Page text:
On Saturday, in Charlottesville, Virginia, a group of white nationalists banded together and decided that they wanted to relive a time period that inflicted some of the most monstrous pain and torture against this great nation’s black people. This time, though, with Trump-era gumption at their helms, they decided to reenact “Strange Fruit” America, un-hooded. They decided to show their faces. The reaction, though? An overwhelming, not-having-this-shit.
Folks have been adding cell phone numbers to pictures of the unhooded monsters. They have been sharing images of the hatemongers, hoping they’ll result in some trips to the unemployment office. Folks are speaking out. They are roaring against the injustice. They are pissed, as they should be. They’ll be damned if America lives through this type of egregious racism and hatred once again. Americans, of all backgrounds, have been stopping at nothing to rid this nation of these neo-Nazi, white supremacist and white nationalist. And although they are right, although they are standing 10 feet tall against these agonizers, they are still missing the mark. Let’s talk about it.
To prepare myself for the reported disservice the movie Detroit has done to my city regarding the 1967 riots, I have been reading the book by the same name. In it, two quotes (so far) have struck me, one is, “Repeatedly the mayor and civic leaders insisted they were working not to simply avoid violence, but more important, to erase the inequalities in jobs, housing, education, and law enforcement that barred growing segments of the populace from full first-class citizenship” (Locke, 64-65). The other is, “As in other large cities, Detroit’s most pressing urban problem lies in the persistence of the Negro ghetto…” (68). These quotes, written about Detroit 50 years ago, are still applicable to almost any Big City,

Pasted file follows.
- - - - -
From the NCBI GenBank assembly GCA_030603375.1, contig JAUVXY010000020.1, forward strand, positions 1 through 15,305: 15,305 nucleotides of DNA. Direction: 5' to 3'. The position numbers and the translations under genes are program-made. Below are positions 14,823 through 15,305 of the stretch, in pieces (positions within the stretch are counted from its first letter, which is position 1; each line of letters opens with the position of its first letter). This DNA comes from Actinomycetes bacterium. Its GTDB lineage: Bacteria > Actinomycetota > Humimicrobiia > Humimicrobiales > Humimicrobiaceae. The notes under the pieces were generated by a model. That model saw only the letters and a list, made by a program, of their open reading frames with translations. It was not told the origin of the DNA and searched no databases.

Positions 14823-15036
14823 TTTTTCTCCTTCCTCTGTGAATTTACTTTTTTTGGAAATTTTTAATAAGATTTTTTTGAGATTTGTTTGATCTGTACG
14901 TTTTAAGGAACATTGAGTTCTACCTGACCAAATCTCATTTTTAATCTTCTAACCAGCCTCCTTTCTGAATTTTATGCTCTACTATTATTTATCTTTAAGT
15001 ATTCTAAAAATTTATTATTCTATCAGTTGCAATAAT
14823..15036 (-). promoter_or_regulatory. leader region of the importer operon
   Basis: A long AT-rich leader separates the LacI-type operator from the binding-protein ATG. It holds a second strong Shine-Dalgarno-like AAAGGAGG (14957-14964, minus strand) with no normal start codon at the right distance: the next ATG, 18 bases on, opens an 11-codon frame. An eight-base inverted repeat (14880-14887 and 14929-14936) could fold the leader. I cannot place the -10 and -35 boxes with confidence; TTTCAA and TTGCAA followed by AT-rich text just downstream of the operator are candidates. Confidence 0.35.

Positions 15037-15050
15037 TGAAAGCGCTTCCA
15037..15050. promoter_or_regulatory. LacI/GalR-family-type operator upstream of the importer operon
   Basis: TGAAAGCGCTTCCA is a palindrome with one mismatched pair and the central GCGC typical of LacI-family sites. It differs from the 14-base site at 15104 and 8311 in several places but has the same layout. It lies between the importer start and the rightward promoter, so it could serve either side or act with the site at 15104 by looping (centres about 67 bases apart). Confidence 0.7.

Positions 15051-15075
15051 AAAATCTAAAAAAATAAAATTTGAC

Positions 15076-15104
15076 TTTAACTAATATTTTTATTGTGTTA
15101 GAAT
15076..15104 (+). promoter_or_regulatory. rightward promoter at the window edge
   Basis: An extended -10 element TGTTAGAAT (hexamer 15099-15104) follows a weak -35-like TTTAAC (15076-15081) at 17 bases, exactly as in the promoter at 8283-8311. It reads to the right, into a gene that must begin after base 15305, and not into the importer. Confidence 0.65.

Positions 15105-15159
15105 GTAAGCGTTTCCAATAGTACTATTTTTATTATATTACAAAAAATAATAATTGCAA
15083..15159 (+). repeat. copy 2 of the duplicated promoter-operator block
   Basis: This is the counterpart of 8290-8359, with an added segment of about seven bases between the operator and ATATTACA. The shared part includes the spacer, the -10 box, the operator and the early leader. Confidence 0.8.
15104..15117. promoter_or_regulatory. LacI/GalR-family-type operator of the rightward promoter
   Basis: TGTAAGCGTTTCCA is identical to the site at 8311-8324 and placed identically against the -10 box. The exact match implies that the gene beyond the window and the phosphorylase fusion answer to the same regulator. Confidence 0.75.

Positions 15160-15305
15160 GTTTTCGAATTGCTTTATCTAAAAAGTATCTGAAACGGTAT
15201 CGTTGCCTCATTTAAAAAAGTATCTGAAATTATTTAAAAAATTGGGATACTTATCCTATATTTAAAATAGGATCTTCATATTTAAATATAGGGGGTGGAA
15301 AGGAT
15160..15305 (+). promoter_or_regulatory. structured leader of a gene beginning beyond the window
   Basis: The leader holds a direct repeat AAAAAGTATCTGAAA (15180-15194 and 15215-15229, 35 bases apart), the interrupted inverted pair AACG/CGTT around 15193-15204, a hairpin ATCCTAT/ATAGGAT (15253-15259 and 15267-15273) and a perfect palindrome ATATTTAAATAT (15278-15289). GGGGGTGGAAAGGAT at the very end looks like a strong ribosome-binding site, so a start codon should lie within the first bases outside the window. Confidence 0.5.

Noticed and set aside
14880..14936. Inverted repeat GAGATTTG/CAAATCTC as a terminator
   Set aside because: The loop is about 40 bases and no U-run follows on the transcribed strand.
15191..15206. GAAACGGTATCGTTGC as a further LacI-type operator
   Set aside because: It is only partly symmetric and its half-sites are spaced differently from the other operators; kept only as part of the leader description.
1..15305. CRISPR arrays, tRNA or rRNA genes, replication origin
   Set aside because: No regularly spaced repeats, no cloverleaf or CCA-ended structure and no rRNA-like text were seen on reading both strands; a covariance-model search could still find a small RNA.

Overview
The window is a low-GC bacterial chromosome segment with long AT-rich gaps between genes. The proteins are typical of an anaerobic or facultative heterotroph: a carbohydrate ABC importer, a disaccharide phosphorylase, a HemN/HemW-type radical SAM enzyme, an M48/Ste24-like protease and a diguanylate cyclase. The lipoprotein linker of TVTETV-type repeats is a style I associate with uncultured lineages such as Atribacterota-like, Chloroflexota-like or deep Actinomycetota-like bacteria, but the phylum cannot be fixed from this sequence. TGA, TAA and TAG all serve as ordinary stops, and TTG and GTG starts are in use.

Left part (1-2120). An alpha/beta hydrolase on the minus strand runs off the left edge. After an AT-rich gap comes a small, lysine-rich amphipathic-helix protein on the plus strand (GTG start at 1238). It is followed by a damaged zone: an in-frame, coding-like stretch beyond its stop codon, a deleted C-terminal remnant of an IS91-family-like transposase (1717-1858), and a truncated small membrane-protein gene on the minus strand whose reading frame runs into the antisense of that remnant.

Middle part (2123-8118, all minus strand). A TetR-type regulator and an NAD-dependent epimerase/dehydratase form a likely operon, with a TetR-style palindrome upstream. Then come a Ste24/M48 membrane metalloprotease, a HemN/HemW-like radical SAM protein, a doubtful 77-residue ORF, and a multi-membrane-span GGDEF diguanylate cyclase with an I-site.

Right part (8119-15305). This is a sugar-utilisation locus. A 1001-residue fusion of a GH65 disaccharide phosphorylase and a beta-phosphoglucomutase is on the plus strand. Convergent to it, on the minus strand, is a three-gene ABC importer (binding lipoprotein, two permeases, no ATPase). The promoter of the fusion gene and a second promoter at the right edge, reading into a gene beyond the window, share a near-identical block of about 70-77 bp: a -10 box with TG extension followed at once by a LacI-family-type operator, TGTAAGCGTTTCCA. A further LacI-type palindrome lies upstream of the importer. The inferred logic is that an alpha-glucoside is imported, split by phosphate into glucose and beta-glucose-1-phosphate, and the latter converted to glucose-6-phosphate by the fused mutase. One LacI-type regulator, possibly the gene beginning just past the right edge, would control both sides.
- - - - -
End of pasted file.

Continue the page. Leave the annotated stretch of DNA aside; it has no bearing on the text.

America today. That is because they highlight the catalyst of (violent) racism in America. They say nothing about the bigoted hate-mongers that we see in the Charlottesville situation. Their power does not lie in the fact that they condemn torchbearers and “White Pride” shouters, the power of these quotes lie in the fact that they reveal the racism so neatly embedded in the material that creates the American flag that we forget it exists, yet, the big picture reveals the image clearly. Black people are still disenfranchised by systematic racism in the four areas that give their lives the most integrity: education, housing, employment, and law enforcement. And until we Americans loosen, or rip out the threads of injustice in these institutions, having the courage to really make needed changes, we will continue to relive our fateful history over and over and over again. We will see hate groups rise from the ashes of injustice and inequality, over and over and over again. And even with all the social justice crusaders against overt racism and injustice, we will continue to keep shooting the dart at the wrong target, treating the symptoms, ignoring the cause.
It must be said that I am deeply moved by the multitudes of white folks who are willing to stand up against this dirty crime of domestic terrorism, even losing their lives in the process; however, it must also be said that until those very same white folks are willing to act when it comes to ensuring education, housing, employment equality, and law enforcement reform, true changes will not be made. Engaging news stories will be broadcasted. Bloody marches will be had. But until some people are willing to give up their seats at the table, ensuring tax dollars are spent on making our schools better, revoking laws and the fine print that enable discriminatory loan and housing practices, and checking their own implicit racism, nothing will change.
The residual effects of slavery and Jim Crow have stained the fabric of our country. But these stains do not have to be permanent. We don’t have to be afraid to clean up the blood because we’re too afraid that it’s settled in too deeply. The same breath we use to blow out the fires of the Charlottesville incident is the same breath we must use to breathe life into the American ghettos. It’s time to pluck the root of the trees that bear the strange fruit of inequality.